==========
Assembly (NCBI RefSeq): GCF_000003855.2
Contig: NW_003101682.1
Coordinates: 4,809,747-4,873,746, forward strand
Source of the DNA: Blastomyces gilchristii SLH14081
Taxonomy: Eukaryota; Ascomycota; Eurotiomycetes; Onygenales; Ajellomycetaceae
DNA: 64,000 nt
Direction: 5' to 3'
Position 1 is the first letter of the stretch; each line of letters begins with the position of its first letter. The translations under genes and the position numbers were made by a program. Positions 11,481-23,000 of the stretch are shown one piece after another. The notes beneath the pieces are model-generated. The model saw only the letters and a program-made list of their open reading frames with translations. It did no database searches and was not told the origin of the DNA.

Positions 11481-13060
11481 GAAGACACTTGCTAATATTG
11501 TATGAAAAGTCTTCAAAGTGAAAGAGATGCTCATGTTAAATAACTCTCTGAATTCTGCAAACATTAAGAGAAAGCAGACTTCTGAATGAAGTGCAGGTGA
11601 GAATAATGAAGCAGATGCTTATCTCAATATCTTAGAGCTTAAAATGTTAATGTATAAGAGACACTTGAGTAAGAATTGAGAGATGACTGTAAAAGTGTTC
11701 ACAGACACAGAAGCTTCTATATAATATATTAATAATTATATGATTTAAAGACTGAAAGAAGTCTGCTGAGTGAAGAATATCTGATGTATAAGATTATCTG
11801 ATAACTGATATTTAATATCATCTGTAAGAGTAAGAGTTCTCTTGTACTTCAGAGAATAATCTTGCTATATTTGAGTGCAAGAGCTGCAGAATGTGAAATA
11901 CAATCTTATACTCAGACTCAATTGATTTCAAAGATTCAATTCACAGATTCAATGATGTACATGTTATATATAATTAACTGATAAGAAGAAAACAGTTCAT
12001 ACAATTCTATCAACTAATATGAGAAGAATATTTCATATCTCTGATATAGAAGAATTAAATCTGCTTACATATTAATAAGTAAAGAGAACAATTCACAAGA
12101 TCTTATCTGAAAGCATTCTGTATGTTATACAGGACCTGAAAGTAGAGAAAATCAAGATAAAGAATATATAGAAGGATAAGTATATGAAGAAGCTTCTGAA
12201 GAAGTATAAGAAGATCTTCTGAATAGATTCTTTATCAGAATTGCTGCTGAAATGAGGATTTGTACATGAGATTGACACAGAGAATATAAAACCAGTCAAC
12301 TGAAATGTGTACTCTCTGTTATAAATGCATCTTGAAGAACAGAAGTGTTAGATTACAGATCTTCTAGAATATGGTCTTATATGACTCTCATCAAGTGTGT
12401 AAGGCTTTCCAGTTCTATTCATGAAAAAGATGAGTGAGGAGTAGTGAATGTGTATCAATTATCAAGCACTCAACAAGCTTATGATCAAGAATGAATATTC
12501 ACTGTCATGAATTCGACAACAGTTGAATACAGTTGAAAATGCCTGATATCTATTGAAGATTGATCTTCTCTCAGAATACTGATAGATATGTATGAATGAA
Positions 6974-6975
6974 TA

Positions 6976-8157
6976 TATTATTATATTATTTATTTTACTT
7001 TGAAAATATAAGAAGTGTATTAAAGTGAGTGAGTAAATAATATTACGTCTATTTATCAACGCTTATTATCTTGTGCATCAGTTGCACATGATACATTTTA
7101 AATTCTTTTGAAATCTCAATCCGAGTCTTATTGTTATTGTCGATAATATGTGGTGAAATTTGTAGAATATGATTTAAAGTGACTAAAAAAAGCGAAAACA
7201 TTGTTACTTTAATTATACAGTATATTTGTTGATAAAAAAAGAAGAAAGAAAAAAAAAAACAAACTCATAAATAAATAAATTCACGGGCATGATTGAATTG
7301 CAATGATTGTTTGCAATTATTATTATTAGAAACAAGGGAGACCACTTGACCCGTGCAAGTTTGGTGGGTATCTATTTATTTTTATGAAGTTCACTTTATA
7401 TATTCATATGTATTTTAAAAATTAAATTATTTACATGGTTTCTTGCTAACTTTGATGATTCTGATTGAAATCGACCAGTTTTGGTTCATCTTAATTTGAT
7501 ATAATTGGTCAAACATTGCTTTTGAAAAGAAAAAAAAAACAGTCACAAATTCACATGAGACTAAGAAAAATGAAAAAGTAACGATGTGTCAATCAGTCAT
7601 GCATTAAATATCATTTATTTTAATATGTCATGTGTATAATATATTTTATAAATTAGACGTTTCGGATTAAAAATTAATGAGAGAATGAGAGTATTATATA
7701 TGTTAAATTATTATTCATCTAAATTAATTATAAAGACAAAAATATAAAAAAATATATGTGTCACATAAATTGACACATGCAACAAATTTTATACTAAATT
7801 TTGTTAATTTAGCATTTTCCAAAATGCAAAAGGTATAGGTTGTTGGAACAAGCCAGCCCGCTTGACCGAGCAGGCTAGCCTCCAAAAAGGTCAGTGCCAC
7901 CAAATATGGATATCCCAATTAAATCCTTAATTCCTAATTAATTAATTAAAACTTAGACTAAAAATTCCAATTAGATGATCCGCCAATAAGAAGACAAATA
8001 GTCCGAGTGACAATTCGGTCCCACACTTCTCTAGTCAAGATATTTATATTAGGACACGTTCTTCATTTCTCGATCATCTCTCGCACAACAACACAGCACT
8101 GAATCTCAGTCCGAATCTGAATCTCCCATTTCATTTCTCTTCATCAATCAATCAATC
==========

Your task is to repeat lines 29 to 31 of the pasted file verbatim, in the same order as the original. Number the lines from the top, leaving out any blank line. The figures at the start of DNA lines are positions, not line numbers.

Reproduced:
7301 CAATGATTGTTTGCAATTATTATTATTAGAAACAAGGGAGACCACTTGACCCGTGCAAGTTTGGTGGGTATCTATTTATTTTTATGAAGTTCACTTTATA
7401 TATTCATATGTATTTTAAAAATTAAATTATTTACATGGTTTCTTGCTAACTTTGATGATTCTGATTGAAATCGACCAGTTTTGGTTCATCTTAATTTGAT
7501 ATAATTGGTCAAACATTGCTTTTGAAAAGAAAAAAAAAACAGTCACAAATTCACATGAGACTAAGAAAAATGAAAAAGTAACGATGTGTCAATCAGTCAT